MDOT official says he was forced to retire

The man responsible for overseeing Mississippi’s highway construction projects says he was forced to retire by Mississippi Department of Transportation Executive Director Butch Brown.

Harry Lee James, 54, who was chief engineer/deputy executive director, had worked for MDOT for more than 26 years. The Stack, which links I-55, I-20 and U.S. 49, and the rebuilding of the U.S. 90 bridge on the Mississippi Gulf Coast after it was destroyed by Hurricane Katrina are among the projects using his expertise.

He was promoted to chief engineer in 2003. In late 2003, he served as interim executive director of MDOT.

James said he wasn’t given a reason when Brown told him to clean out his office by the end of the day last Friday.

“It was totally unexpected,” James said by telephone from his Canton home.

Brown said James is still an employee with MDOT, but MDOT’s Web site has replaced James’ picture and bio. Melinda McGrath is listed as the interim chief engineer/deputy executive director.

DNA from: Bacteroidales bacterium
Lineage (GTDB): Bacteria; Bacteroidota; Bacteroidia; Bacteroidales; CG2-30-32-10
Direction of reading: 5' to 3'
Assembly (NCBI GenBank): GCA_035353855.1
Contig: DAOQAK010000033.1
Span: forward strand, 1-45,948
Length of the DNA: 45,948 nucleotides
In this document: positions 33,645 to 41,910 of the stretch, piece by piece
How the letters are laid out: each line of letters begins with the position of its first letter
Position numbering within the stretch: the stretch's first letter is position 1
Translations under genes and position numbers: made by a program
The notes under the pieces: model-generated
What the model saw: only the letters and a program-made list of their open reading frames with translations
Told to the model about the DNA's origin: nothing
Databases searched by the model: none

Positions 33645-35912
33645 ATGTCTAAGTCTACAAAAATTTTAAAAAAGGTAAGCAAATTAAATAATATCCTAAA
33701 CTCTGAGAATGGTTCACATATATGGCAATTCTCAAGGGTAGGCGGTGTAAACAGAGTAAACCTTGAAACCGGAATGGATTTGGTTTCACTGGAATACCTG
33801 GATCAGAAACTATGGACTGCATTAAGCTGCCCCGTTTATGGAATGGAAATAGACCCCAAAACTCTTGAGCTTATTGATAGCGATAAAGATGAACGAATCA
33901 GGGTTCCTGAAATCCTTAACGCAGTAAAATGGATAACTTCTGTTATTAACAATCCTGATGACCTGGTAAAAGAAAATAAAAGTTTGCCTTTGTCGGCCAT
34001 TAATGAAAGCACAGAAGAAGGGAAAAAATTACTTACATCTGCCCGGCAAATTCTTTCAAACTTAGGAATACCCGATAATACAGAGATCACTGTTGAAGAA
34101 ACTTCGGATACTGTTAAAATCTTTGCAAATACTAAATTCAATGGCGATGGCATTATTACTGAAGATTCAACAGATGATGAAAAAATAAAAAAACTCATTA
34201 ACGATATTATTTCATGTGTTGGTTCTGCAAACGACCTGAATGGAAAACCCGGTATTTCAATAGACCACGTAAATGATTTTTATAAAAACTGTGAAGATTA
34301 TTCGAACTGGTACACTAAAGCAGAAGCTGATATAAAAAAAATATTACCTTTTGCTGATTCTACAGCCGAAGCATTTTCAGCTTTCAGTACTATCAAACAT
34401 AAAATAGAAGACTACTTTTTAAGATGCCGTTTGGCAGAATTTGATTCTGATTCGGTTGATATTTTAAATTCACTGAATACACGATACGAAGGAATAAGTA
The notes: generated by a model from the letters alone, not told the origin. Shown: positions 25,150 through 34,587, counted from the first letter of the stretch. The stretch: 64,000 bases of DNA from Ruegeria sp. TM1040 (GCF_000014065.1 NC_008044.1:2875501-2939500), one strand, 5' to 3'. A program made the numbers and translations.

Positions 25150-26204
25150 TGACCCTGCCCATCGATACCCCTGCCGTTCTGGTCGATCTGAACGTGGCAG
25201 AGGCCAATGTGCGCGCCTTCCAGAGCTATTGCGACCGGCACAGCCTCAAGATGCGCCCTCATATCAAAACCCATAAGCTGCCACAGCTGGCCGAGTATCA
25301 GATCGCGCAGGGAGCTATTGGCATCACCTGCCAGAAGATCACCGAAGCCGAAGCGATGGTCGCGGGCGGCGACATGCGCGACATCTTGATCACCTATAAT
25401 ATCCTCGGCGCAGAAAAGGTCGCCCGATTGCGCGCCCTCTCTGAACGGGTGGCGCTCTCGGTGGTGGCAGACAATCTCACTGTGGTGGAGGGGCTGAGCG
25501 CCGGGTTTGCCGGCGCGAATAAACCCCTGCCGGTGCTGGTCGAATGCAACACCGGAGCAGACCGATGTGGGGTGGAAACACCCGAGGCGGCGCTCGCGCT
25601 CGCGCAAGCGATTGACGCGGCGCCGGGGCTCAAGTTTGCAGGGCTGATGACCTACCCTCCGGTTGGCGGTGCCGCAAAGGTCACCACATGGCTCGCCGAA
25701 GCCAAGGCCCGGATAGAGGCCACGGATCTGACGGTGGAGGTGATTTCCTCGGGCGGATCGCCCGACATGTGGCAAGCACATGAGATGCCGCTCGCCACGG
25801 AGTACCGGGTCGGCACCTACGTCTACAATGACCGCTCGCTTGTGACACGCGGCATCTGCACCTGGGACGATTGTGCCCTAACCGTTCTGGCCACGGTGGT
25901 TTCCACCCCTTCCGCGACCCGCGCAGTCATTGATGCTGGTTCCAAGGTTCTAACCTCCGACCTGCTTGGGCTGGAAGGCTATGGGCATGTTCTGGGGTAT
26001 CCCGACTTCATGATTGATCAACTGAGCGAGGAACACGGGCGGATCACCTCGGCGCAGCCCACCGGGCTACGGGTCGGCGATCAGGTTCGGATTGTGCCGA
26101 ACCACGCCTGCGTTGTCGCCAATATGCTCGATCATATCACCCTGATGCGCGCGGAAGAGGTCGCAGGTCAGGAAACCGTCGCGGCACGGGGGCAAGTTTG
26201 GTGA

James said he put in for retirement effective only after Brown fired him. He said he had no plans to retire.

Though James served at the will and pleasure of the executive director, forcing him out”was a real dumb thing to do,” Central District Commissioner Dick Hall said. “You can’t afford to lose people like that.”

Hall said he doesn’t know the impact James’ departure will have on current projects, but it will be felt in the future.

“He had an awesome responsibility,” Hall said. “His firing is just another thing that helps destroy the credibility of MDOT.”

But Brown said Hall, with whom he has had an ongoing battle over the years, “is a very unhappy man and he is very good at finding things to criticize at MDOT and, as I’ve told him many times before, if he is so unhappy at MDOT, why doesn’t he leave MDOT?”

Butch Brown and Hall have butted heads before over the executive director’s firing of an employee. Then-MDOT employee Shirley Rutland was fired by Butch Brown in February 2004 but reinstated by the Mississippi Appeals Board. A Hinds County Circuit judge, the Mississippi Court of Appeals and ultimately the state Supreme Court upheld the reinstatement of Rutland, who is now retired, with back pay.

James’ duties had included organizing, directing and coordinating planning and design of all construction and maintenance projects. Other projects he had worked on included a proposed Airport Parkway toll road to connect downtown Jackson with Jackson-Evers International Airport.He was MDOT’s bridge engineer until he was promoted to the top engineering position.

Clarion Ledger
7/18/8